I want to calculate the integral below for positive $u$. $$\int_0^\infty \dfrac{t\sin{t}}{u^2+t^2}dt$$ Wolframalpha gives me a simple answer : $\dfrac{\pi}{2}e^{-u}$.

but I cannot approach to that. Can anyone solve above without using complex integral (ex.residue integration.. because I'm beginner of analysis)?


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    $\begingroup$ ${1 \over 2}\,\pi\exp\left(-\left\vert u\right\vert\right)$. $\endgroup$ – Felix Marin Nov 8 '16 at 3:49

Hint. Let's consider the Laplace transform of $\displaystyle I(a):=\int_{0}^{\infty}\frac{\cos(ax)}{x^2+1}\:dx$. We have $$ \begin{aligned} \mathcal{L}\left(I(a)\right)(s)&=\mathcal{L}\left(\int_{0}^{\infty}\frac{\cos(ax)}{x^2+1}\:dx\right)(s) \\& = \int_{0}^{\infty}\int_{0}^{\infty}\frac{\cos(ax)}{x^2+1}e^{-as}\:da\:dx \\&= \int_{0}^{\infty}\frac{s}{(x^2+1)(s^2+x^2)}\;{dx} \\&= \frac{\pi}{2(s+1)} \end{aligned} $$giving $$ I(a)=\int_{0}^{\infty}\frac{\cos(ax)}{x^2+1}\:dx=\mathcal{L}^{-1}\left(\frac{\pi}{2(s+1)}\right) =\frac{\pi}{2}e^{-a},\qquad a>0, \tag2 $$ then by differentiating $(2)$ with respect to $a$, one gets $$ \int_{0}^{\infty}\frac{x\sin(ax)}{x^2+1}\:dx=\frac{\pi}{2}e^{-a},\qquad a>0. \tag3 $$ as given by Wolfram alpha.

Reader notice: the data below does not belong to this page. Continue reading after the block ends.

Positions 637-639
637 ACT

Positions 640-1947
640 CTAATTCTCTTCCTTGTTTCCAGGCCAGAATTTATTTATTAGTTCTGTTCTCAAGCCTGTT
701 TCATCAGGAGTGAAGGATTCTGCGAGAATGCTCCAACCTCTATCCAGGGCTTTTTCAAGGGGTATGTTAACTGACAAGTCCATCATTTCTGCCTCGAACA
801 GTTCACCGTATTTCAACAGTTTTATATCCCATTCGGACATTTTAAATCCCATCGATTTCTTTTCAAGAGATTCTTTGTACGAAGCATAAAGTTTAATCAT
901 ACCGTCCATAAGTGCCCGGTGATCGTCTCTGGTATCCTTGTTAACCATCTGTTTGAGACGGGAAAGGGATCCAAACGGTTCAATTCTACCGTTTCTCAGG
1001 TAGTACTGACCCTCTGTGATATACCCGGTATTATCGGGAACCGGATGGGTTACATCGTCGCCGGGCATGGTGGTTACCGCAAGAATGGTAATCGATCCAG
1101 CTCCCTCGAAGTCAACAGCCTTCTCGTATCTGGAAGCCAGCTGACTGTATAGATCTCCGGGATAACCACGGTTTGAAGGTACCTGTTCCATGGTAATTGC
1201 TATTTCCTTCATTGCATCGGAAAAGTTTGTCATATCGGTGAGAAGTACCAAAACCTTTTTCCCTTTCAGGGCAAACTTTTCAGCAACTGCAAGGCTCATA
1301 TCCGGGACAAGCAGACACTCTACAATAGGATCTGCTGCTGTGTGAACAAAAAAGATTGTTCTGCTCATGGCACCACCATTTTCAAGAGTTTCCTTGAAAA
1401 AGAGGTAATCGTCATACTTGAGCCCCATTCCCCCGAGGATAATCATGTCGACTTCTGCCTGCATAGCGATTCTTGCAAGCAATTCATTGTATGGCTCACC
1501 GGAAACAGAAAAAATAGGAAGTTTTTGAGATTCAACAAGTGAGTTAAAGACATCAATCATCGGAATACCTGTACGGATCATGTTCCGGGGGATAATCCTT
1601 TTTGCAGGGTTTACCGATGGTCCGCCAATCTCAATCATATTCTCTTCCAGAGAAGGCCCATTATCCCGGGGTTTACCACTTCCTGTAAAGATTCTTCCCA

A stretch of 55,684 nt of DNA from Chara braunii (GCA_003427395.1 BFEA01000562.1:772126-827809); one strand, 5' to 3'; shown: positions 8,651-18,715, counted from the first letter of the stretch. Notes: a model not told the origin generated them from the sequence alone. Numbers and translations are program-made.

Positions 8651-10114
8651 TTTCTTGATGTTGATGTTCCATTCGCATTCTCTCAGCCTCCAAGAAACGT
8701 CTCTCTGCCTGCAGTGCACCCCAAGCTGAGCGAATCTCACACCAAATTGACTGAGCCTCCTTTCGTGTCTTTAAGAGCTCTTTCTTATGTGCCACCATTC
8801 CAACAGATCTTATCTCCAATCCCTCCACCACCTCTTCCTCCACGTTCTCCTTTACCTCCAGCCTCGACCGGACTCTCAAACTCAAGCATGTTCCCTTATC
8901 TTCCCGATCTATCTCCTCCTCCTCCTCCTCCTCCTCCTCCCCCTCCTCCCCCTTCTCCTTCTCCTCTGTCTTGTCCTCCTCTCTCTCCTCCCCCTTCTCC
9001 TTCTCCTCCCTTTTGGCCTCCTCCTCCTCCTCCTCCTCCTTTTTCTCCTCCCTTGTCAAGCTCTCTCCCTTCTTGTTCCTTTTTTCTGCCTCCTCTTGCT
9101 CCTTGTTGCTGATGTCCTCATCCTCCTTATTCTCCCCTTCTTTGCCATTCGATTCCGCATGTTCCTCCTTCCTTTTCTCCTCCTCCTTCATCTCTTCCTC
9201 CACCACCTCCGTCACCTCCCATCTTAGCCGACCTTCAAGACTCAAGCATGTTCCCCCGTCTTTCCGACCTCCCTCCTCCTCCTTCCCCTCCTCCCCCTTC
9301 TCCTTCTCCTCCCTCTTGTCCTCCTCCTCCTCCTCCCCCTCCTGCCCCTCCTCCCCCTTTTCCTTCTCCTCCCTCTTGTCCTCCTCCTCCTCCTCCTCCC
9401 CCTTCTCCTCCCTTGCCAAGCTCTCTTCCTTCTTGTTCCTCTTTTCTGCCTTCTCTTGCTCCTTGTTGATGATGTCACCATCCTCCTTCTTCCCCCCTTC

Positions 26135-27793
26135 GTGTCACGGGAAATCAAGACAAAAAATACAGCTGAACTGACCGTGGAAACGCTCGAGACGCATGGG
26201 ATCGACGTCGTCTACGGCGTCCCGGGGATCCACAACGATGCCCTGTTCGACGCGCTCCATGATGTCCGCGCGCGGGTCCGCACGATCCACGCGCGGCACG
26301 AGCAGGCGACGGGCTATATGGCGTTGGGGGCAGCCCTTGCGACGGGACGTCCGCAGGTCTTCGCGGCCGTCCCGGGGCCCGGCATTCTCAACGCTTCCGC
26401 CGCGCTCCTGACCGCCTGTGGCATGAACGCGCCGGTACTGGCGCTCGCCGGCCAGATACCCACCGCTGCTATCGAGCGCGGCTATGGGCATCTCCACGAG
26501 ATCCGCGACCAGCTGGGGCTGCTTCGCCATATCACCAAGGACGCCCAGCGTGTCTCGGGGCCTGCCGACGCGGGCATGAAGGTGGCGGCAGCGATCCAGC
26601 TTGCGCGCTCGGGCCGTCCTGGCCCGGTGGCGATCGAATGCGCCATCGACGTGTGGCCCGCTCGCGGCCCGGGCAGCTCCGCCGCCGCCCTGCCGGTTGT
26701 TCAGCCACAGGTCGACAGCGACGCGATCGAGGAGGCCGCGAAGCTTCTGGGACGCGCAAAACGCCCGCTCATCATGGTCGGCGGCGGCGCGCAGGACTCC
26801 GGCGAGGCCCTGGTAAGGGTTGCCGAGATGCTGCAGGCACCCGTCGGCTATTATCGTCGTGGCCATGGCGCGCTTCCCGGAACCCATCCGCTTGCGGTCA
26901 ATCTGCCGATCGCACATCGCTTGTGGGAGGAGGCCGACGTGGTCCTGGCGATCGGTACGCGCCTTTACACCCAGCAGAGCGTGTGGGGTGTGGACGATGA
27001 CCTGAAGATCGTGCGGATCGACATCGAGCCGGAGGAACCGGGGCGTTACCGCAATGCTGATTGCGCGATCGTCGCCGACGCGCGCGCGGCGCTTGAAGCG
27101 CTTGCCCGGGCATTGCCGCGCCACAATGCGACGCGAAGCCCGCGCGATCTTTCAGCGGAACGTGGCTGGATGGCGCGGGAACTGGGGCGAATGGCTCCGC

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    $\begingroup$ Understand it, but how can I justify the exchange of improper integral between second and third equalities?? $\endgroup$ – Jinmu You Nov 7 '16 at 17:13
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    $\begingroup$ @JinmooYou This may be justified by the following inequalities: $\left|\int_{0}^{\infty}\frac{\cos(ax)}{x^2+1}\:dx \right|\le \int_{0}^{\infty}\frac1{x^2+1}\:dx<\infty$ and $ \left|\int_{0}^{\infty}\cos(ax)e^{-as}\:da\right|\le \int_{0}^{\infty}1\cdot e^{-as}\:da<\infty$ which give the right to use Fubini's theorem. $\endgroup$ – Olivier Oloa Nov 7 '16 at 19:52

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